How do you get Tapastic views when you’re not updating? Beats me
I’ve experimented with Tapastic quite a bit over the last couple of years. I’ve posted a few short comics — six to 10 pages — that have gotten little attention, maybe a couple hundred views each so far. And I’m posting longer comics, in chapter updates, that are earning significantly more views.
None of these comics, though, is making me money, at least not yet. And most frustrating of all? The views and subscribers definitely ebb and flow according to when I post new pages. It’s not surprising, I guess, but views shoot up significantly on the days when I post new pages. But these jumps are only temporarily, with the increased activity lasting a day or a day-and-a-half. Then it’s back to the same fairly sluggish baseline of views.
That’s frustrating. What can artists on Tapastic do to keep their views coming at a steadier pace? Hell if I know.
I know that the standard effort is to promote your comics heavily through social media. But that’s only so effective. The truly best way to get steadier views on Tapastic? It helps if Tapastic itself features your comic on the front page. That’s a pretty rare event, though, and is really out of your control.
I’ve participated some in the Tapastic forums, and that might bring a couple of new viewers to your comic, if you mention it, without being overly spammy, in your comments. But that’s not really attracting the people whom you want as your core audience, readers and not creators.
My experience with Third Wheel is a good example of the frustrations you might experience with Tapastic. I first started posting this comic — amazingly drawn by Vanessa Cardinali and lettered by Mike Rickaby — on Oct. 3. For the first three days, I was averaging an embarrassingly low four or so views a day. That didn’t feel good. Then on the fifth day that my comic was live, I shot up to 54 views in one day. That was better.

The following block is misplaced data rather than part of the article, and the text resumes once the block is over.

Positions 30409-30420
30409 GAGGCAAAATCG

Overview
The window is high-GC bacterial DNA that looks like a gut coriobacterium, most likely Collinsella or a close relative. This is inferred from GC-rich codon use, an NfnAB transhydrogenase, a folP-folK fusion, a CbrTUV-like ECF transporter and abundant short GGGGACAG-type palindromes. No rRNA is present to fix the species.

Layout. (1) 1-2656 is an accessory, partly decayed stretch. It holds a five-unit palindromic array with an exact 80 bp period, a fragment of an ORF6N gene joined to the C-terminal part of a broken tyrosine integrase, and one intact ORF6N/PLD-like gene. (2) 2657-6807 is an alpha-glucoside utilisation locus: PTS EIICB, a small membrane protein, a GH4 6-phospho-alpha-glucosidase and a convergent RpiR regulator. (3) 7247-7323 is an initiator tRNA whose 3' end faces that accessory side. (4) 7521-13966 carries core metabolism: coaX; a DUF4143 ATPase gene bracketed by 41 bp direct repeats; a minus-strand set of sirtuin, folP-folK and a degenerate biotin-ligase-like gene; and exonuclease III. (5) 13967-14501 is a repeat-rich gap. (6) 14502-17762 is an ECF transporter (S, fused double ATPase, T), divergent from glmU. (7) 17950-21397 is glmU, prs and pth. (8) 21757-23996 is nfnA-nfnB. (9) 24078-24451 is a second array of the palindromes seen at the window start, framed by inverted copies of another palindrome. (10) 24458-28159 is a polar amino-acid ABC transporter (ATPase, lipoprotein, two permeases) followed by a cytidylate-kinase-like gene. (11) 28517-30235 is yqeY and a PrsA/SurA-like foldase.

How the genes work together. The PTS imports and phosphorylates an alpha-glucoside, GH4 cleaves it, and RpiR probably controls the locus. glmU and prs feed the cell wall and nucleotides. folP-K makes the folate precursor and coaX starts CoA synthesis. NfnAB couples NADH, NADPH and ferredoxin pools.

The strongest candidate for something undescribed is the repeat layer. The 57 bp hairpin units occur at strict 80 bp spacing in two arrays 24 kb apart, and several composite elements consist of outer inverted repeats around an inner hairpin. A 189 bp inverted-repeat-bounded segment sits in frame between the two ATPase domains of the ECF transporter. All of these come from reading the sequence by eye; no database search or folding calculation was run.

The sixth day, I generated 86 views, even better. I don’t know what happened. I have no idea why my views suddenly shot up. But I have to admit, it was a bit of a thrill to see so many people reading the comic.
Some days got even better. On Oct. 10, I had 109 views. I got 111 views on Oct. 13 and an all-time high of 137 on Oct. 17. Most of these were days in which I updated, but the views were higher than I expected.
I haven’t been able to match that Oct. 13 high, though, even on days that I’ve since updated. I got 80 views on Oct. 14, but that my next-highest day since then was Oct. 25 with 60. Since that Oct. 13 high, I’ve been getting from 41 to a low of 13 views each day.
Subscribing activity has been frustrating, too. I got 21 subscribers on Oct. 7 and 20 more on Oct. 8. I got 14 on Oct. 11, 13 on Oct. 10 and 9 on Oct. 12. Lately, though, I’ve been losing subscribers at a faster clip than acquiring them.
So, as of Oct. 30, I now have 108 subscribers for Third Wheel and 1,310 views.
Those numbers are actually far better than I would have expected when I first launched the comic, and I’m happy with them considering that the comic hasn’t been online for even a month. I’ve also received 68 likes from readers, so that’s nice, too.
But … considering how fast the comic started, I’m a bit disappointed with the slowdown in activity. It could be that readers who thought they’d like the comic have lost interest in it; maybe the story hasn’t moved along in the direction they expected. Or maybe the comic had been featured somewhere on Tapastic’s front page and I just didn’t notice, accounting for the earlier boost in numbers.
The truth is, I don’t really know. And I can’t really provide any answers to other artists trying to generate loyal fans on Tapastic.
I am thankful for the opportunity to publish Third Wheel online. And I’d still like to find a publisher of the more traditional variety for it, something I haven’t focused on nearly enough.
As for now, I’ll keep updating — only once a week now, instead of twice a week, though — and hope that my views and subscribers will climb, even if that climb is more sluggish than I had once hoped.